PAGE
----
The 5.4-million-acre Chugach National Forest in southcentral Alaska, America’s most northerly national forest, is currently revising its outdated 2002 Land Management Plan. Covering an area the size of New Hampshire, stretching from the snowy peaks of Prince William Sound to the Kenai Peninsula, the Chugach features spectacular coastal mountains with some of the best and wildest backcountry terrain in the world. (See below for video and image gallery from our ambassador Luc Mehl!)
QUICK TAKE: The forest’s Draft Land Management Plan and Draft Environmental Impact Statement (DEIS) analyzes the potential effects of four management alternatives. We prefer Alternative D.
What’s at Stake?
WILDERNESS: Within the boundaries of the Chugach lies the 1.9 million acre Nellie Juan-College Fjord Wilderness Study Area (WSA), created in 1980 by the Alaska National Interest Lands Conservation Act (ANILCA). A truly wild and roadless landscape that also includes the highest concentration of tidewater glaciers in North America, this area deserves the highest level of permanent protection in the new forest plan. Alternative D recommends full Wilderness designation for 97% of the Nellie Juan-College Fjord WSA!
ROADLESS PROTECTIONS: Given that state politicians are pursuing Rulemaking to carve out an exemption to the National Roadless Rule for Alaska, the Chugach should incorporate specific protections for lands comprised of Inventoried Roadless Areas (IRAs).
WINTER RECREATION OPPORTUNITY SPECTRUM (ROS): The draft plan does not include a winter-specific recreation opportunity spectrum. Instead, it has a broad hybrid category dubbed “semi-primitive non-motorized winter motorized allowed.” Given the differences in use, access, and setting during winter versus summer, and as winter motorized use is not appropriate everywhere on the forest, the revised plan should include separate ROS classifications for winter. This will also set the stage for winter travel planning, required under the 2015 Over-Snow Vehicle Rule, by helping the forest service better define where over-snow vehicle use is and is not suitable.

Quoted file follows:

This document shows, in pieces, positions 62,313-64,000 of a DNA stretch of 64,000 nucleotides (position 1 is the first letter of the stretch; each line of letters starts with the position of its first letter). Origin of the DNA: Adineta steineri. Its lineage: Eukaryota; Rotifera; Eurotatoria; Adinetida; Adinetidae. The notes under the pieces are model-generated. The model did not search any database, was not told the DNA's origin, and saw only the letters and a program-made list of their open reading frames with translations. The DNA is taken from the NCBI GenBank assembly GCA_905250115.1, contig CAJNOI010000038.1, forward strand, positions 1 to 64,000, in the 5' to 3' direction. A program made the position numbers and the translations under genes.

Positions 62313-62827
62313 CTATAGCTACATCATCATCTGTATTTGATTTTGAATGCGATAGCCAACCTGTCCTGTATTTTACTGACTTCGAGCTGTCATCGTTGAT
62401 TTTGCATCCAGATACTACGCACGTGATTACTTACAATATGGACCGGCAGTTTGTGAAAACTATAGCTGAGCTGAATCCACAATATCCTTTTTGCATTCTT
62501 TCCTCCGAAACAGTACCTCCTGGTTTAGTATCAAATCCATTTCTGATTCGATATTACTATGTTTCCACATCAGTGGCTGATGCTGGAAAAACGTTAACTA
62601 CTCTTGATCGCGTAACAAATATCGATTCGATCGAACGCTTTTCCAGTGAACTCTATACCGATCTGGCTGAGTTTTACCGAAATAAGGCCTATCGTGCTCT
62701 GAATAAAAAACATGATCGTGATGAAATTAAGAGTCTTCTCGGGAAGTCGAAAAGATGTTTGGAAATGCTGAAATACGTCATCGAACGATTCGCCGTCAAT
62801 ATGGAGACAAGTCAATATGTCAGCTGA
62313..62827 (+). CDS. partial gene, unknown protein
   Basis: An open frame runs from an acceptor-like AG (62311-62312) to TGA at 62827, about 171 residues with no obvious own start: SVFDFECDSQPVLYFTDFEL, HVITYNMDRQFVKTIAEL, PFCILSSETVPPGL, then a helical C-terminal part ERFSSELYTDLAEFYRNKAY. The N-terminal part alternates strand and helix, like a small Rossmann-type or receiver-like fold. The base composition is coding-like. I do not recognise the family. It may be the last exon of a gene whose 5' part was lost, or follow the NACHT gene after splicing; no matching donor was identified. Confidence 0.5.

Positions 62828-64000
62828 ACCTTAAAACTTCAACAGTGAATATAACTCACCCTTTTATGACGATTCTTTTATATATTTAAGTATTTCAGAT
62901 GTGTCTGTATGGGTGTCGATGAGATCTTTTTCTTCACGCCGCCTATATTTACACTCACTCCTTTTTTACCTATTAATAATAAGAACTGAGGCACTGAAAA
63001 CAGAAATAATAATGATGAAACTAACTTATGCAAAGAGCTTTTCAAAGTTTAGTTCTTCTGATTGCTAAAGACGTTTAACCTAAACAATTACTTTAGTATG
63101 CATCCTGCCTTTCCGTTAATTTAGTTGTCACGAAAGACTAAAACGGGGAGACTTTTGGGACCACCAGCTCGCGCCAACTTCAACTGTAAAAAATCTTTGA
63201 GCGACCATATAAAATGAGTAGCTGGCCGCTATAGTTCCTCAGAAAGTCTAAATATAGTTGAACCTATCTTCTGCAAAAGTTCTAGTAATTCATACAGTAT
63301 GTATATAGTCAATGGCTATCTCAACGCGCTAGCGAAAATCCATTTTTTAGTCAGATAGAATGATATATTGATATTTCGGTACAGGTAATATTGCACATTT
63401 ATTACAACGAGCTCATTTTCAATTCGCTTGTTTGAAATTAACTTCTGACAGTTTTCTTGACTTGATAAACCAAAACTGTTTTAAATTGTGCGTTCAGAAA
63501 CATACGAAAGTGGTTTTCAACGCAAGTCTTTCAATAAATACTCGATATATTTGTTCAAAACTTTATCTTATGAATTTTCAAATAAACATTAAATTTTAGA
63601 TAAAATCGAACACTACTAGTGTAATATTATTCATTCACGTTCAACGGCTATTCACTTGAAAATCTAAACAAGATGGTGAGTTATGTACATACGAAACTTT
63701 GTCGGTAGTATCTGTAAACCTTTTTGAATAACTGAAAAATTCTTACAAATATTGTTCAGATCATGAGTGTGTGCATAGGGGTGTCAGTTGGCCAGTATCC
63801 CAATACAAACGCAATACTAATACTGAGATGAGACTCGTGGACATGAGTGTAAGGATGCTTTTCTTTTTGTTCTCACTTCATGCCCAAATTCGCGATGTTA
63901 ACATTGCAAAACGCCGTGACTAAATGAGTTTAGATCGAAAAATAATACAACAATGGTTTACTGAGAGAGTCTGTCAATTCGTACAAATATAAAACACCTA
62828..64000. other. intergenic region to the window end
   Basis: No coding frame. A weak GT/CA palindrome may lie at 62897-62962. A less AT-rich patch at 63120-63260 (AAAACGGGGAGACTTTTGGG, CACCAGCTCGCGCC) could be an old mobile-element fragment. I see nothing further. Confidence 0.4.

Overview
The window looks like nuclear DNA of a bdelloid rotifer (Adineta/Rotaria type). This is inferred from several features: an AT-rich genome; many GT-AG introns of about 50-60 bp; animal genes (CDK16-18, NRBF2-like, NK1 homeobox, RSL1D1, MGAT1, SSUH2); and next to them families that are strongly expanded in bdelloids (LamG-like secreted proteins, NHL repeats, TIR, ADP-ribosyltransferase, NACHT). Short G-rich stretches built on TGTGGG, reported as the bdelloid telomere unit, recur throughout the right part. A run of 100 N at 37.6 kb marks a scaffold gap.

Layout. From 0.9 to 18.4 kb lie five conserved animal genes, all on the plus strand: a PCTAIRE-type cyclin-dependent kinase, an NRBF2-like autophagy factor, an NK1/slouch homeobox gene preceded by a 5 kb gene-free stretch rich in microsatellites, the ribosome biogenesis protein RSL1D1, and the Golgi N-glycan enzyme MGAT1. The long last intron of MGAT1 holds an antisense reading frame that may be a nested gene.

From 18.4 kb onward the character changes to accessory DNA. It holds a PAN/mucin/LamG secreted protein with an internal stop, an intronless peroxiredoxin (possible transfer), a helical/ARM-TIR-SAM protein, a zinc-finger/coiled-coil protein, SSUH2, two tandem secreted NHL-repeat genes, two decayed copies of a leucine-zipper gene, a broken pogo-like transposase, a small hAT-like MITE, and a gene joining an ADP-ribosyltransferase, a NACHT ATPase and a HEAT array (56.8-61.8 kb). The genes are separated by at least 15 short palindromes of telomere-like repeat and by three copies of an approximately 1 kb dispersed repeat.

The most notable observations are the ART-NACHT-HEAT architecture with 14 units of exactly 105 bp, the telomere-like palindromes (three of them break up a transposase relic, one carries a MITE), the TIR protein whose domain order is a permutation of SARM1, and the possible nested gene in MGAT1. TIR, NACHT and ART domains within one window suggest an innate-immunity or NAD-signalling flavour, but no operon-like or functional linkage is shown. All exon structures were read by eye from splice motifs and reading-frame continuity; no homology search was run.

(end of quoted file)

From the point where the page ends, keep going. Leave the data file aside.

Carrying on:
SUSTAINABLE RECREATION: We appreciate that the draft plan includes plan components and language related to recreation opportunities, settings, special uses, access, and scenery. However, these must be better integrated throughout the plan. A full complement of desired conditions and guidelines, including measurable objectives that link plan components to monitoring and adaptive management, is necessary for the plan to provide a clear path for sustainable recreation management into the future.
Alternative D Best Addresses These Concerns. Voice Your Support Now!
Support Alternative D for the way it addresses our primary concerns;
Support management and monitoring that keeps the Nellie Juan-College Fjord WSA in wilderness quality condition. The draft plan would manage this area based on its existing characteristics. In the limited areas where evidence of human use or impacts have occurred, the Forest Service should work to restore the Wilderness quality experience wherever possible.
Request that the Chugach include a winter-specific Recreation Opportunity Spectrum in the final plan.
How to Comment
A 90-day comment period began August 4, 2018 and closes on November 1. Comments may be submitted in any of the following ways:
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https://winterwildlands.org/wwa/wp-content/uploads/2019/05/CGNF-3.jpg5371166Hilary Eisenhttps://winterwildlands.org/wwa/wp-content/uploads/2017/08/Winter_Wildlands_Alliance_Logo.pngHilary Eisen2019-05-10 16:50:102019-05-14 12:26:53Speak up for quiet recreation and wild places on the Custer Gallatin
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